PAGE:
Former Myanmar political detainee won't give up prison shirt

Thu Apr 11, 2013 4:39am EDT
 
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By Jared Ferrie and Aung Hla Tun

YANGON (Reuters) - For almost two decades in Myanmar's notorious Insein Prison, Win Tin wore the blue shirt issued to all inmates. He kept it after his release in 2008 out of solidarity with other political prisoners who remained in jail.

Now the police want it back, but Win Tin is refusing.

"So long as there are political prisoners here, I feel that I myself am still in jail, so I will wear the blue shirt," he told Reuters, wearing a copy of the original.

Win Tin, 83, was imprisoned after helping found the National League for Democracy (NLD) with Aung San Suu Kyi, who led the fight against military rule in Myanmar and spent 15 years under house arrest. She and other NLD members now sit in parliament.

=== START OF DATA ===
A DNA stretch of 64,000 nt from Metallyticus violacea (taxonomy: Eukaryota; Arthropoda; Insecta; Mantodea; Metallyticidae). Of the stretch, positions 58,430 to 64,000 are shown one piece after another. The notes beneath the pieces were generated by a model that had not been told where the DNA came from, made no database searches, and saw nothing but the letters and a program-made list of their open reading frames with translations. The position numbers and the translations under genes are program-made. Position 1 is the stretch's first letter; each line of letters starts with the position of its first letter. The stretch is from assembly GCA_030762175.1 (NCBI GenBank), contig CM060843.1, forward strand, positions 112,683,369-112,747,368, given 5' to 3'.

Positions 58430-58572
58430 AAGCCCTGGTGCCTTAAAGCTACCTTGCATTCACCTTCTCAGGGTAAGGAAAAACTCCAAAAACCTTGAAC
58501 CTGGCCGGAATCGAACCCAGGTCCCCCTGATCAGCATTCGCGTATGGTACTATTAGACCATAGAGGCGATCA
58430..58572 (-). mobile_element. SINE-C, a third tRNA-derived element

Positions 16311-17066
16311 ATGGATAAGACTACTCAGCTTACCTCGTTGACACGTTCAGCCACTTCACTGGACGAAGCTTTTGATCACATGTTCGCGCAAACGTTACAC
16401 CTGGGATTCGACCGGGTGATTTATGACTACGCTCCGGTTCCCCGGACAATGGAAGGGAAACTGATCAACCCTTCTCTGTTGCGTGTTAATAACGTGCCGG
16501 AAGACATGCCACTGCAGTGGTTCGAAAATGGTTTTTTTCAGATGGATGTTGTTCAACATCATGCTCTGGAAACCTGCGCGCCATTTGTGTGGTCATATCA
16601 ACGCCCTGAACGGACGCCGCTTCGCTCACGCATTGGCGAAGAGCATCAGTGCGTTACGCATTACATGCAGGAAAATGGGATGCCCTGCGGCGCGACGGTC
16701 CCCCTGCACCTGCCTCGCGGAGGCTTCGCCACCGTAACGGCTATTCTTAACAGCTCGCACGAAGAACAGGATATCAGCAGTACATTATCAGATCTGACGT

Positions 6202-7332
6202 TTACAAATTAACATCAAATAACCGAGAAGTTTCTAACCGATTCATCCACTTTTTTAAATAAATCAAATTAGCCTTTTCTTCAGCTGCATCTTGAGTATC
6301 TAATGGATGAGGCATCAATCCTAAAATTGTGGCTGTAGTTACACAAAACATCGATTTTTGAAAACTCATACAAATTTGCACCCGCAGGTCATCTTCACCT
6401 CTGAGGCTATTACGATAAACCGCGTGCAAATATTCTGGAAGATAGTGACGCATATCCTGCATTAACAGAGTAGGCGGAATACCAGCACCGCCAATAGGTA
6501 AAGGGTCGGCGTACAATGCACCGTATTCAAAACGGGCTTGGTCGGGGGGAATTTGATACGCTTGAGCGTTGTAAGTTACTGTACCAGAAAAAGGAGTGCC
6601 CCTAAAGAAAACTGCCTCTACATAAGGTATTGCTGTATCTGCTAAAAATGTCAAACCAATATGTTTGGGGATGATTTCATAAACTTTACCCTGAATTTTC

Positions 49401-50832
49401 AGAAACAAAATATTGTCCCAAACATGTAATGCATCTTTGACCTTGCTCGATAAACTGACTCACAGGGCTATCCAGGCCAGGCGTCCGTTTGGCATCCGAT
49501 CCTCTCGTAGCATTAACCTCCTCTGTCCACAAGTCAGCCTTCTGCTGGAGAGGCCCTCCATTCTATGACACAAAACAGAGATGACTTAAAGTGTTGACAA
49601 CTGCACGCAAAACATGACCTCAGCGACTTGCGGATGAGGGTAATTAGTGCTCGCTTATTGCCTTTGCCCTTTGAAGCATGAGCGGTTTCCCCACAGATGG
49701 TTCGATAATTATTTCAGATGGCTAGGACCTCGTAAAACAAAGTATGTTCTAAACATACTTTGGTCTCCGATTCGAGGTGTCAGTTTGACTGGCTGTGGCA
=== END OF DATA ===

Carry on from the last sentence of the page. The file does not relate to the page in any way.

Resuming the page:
The current president, Thein Sein, was a general and a member of the junta, but he heads a quasi-civilian government that has embarked on a series of reforms over the past two years, including the release of hundreds of political prisoners.

Not good enough, says Win Tin, a celebrated journalist.

"Although I'm said to be free, I am still a prisoner, because the whole country is prisoner to this military regime," he said, arguing the 2008 constitution should be rewritten to exclude the military from politics.

The constitution gives a quarter of the seats in both houses of parliament to the military and says serving generals should occupy the ministries of defense, interior and border affairs.   Continued...

 
Win Tin poses in one of his prison issued shirts as he shows another one of the blue shirts at his home in Yangon April 9, 2013. REUTERS/Soe Zeya Tun